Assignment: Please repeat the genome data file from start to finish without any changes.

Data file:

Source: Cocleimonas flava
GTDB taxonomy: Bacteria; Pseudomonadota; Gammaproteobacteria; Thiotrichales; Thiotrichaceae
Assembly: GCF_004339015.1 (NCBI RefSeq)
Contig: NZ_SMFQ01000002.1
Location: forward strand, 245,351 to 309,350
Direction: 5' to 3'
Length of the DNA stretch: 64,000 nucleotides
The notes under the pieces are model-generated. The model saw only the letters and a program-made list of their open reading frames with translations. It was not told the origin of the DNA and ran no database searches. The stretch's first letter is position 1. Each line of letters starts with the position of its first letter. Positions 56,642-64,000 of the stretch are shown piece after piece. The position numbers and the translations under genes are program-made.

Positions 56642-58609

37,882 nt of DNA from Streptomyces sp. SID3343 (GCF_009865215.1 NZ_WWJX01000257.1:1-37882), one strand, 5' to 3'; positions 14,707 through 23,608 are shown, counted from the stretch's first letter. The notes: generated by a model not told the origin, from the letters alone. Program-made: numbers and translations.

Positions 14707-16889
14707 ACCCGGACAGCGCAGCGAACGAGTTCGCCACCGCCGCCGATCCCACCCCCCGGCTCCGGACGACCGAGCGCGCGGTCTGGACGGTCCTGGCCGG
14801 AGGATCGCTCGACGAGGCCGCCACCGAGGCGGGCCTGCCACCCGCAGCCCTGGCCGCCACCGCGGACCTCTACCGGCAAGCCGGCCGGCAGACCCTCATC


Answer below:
Source: Cocleimonas flava
GTDB taxonomy: Bacteria; Pseudomonadota; Gammaproteobacteria; Thiotrichales; Thiotrichaceae
Assembly: GCF_004339015.1 (NCBI RefSeq)
Contig: NZ_SMFQ01000002.1
Location: forward strand, 245,351 to 309,350
Direction: 5' to 3'
Length of the DNA stretch: 64,000 nucleotides
The notes under the pieces are model-generated. The model saw only the letters and a program-made list of their open reading frames with translations. It was not told the origin of the DNA and ran no database searches. The stretch's first letter is position 1. Each line of letters starts with the position of its first letter. Positions 56,642-64,000 of the stretch are shown piece after piece. The position numbers and the translations under genes are program-made.

Positions 56642-58609

37,882 nt of DNA from Streptomyces sp. SID3343 (GCF_009865215.1 NZ_WWJX01000257.1:1-37882), one strand, 5' to 3'; positions 14,707 through 23,608 are shown, counted from the stretch's first letter. The notes: generated by a model not told the origin, from the letters alone. Program-made: numbers and translations.

Positions 14707-16889
14707 ACCCGGACAGCGCAGCGAACGAGTTCGCCACCGCCGCCGATCCCACCCCCCGGCTCCGGACGACCGAGCGCGCGGTCTGGACGGTCCTGGCCGG
14801 AGGATCGCTCGACGAGGCCGCCACCGAGGCGGGCCTGCCACCCGCAGCCCTGGCCGCCACCGCGGACCTCTACCGGCAAGCCGGCCGGCAGACCCTCATC